Just as with the house finches, the young robins grew at a staggering pace thanks, in large part, to frequent feedings from both mom and dad.

Then, Jump Day came. Or, in this case, Jump Day(s).

The first two newborns left the nest about 10 days after hatching. Mom was nearby and quickly got to work educating her young on the ins and outs of hunting for food.

However, two of the more reluctant babies remained on the following day. Both mom and dad continued to show up for feedings. Space was at a premium in the nest as the two rapidly-growing birds were quickly becoming too big for their first home.

The next day, the third chick flew the coop. Leaving just a single hold out. The following morning, the last of the hatch finally followed suit.

For about a week or so, the young family continued to make appearances in our yard. But, as time passed and the birds matured, it became nearly impossible to tell the freshly-hatched robins from the other ones that frequent our property.

This particular mother robin went on to hatch two more batches of eggs that season. She produced a total of 10 offspring that year.

Due to the pandemic, my wife and I have been working from home during the last two springs. One of the upsides has been more time to keep an eye on the nesting robins that have graced us with their presence.

I feel so lucky to have witnessed this incredible process of new lives beginning, in its entirety, during that timespan.

This year, the first Jump Day came quite early – barely two weeks into May. I watched, as I normally do, with my camera in-hand as the story played out once again. There is just something special about watching life happen from such an intimate perspective.

When the time comes for everyone to get out of the pool, I am always met with a unique combination of emotions. Jump Day is filled with excitement, wonder, anxiousness, and a little bit of sadness.

Though everything happens so quickly, at some level, it’s hard not to feel some sort of attachment to the hatchlings as you spend a few weeks going through the journey of life’s beginning with them. Watching the young birds becomes part of my daily routine. Then, all of a sudden, they’re gone. The cheeping is replaced with silence. You’re reminded of the absence of life every time you look at the window, only to find an empty nest. Meanwhile, the world keeps turning.

By my count, nearly two dozen robins and six house finches have been hatched in that nest alone during our five years in this house.

Our world seems determined to develop and rid itself of its natural roots, all in the name of progress. I feel incredibly blessed to have the opportunity to witness a small part of the beauty of life play out in front of my eyes.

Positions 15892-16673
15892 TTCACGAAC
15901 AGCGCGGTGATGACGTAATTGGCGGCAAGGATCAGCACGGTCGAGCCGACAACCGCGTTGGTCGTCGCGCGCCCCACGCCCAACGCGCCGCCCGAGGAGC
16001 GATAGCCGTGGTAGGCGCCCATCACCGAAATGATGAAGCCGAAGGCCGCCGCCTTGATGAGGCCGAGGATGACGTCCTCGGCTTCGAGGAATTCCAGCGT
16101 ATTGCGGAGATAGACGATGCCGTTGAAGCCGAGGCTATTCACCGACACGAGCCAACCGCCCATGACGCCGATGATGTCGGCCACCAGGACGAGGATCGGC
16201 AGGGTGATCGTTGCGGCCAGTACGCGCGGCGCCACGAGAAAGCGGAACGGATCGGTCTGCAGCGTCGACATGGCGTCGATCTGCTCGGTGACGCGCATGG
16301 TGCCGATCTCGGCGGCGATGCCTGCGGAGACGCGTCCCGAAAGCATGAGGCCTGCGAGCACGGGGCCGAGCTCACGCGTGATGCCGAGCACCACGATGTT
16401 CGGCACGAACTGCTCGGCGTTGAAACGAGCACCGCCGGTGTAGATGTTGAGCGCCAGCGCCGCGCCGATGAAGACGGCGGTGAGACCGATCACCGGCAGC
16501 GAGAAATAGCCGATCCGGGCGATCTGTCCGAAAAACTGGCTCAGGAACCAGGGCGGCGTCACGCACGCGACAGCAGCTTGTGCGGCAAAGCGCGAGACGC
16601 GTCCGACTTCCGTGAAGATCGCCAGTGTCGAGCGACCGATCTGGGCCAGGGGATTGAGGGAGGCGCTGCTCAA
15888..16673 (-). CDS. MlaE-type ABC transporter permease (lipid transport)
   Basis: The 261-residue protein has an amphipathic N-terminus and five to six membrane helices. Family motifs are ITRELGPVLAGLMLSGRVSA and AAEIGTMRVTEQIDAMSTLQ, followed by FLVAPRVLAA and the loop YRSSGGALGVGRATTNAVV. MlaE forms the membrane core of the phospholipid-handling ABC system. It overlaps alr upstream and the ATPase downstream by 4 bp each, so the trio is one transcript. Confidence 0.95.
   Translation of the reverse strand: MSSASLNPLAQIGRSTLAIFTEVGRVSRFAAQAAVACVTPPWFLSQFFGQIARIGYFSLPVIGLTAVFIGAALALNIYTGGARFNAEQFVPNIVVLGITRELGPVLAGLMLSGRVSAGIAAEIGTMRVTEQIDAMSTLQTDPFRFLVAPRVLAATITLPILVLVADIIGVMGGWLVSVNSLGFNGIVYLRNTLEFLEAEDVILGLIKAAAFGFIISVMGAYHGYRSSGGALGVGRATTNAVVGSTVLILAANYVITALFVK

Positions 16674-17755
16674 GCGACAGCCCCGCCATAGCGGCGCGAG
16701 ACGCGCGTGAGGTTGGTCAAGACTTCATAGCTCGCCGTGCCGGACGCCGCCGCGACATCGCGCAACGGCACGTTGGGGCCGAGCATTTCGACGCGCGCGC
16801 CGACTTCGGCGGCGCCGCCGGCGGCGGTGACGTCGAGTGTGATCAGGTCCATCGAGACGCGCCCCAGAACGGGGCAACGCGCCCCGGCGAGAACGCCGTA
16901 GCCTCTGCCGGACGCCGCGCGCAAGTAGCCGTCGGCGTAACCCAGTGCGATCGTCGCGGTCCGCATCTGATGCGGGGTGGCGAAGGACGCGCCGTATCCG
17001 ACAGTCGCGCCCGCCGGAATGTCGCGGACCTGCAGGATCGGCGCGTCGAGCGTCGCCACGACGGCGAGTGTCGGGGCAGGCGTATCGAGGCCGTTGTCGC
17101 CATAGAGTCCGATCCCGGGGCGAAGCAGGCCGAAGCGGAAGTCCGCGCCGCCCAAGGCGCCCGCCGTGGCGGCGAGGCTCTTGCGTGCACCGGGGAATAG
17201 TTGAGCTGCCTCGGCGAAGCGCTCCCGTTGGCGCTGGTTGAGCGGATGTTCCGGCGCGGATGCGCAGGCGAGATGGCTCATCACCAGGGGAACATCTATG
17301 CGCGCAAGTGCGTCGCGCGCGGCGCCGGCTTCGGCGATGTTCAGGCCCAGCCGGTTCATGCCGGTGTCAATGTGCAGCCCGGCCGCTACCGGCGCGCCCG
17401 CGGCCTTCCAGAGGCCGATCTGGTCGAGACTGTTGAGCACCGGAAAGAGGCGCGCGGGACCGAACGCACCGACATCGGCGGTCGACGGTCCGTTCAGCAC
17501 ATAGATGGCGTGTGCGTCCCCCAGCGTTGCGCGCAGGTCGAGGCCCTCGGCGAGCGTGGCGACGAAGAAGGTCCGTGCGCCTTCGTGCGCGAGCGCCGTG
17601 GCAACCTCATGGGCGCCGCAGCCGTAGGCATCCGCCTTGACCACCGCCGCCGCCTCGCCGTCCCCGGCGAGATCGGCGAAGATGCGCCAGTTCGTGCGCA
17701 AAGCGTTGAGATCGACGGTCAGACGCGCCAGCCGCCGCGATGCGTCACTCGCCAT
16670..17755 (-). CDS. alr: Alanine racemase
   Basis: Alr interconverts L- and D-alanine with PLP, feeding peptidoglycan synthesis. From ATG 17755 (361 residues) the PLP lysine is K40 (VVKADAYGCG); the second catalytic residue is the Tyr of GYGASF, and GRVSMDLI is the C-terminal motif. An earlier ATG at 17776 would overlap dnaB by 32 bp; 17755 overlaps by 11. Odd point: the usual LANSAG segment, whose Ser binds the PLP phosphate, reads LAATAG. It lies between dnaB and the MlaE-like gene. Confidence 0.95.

For now, the nest sits empty. But I am optimistic we will get the chance to see another batch or two of baby birds start life’s journey before spring comes to a close.

In the meantime, my wife and I will continue to do what we can to provide a safe haven for all of these miracles to occur.

Introducing the Nathan Woelfel Outdoors Podcast

I am extremely pleased to announce that the Nathan Woelfel Outdoors podcast is now available on most major podcast platforms.

After much deliberation and a lot of encouragement from some impactful people in my life, I have decided to take the plunge into the podcasting space.

The show will focus on providing perspective and advice on a host of outdoor topics including hunting, fishing, and birding. The format will include a mix of solo episodes as well as appearances from guests who are involved in the outdoors.

It is my hope that this podcast will be an extension of the community I am trying to create with this website. I encourage each and every one of you to submit questions or provide topics you would like to hear discussed on the show either via email or by reaching out on Facebook or Instagram.

Follow the links below to listen. If you like what you hear, be sure to subscribe on your platform of choice so you can be sure you’ll never miss a new episode.

Thank you for your continued support of Nathan Woelfel Outdoors. This is an extremely exciting time, but we are just getting started.

The Nathan Woelfel Outdoors Podcast is currently available on:


Apple Podcasts


Google Podcasts

Pocket Casts

Radio Public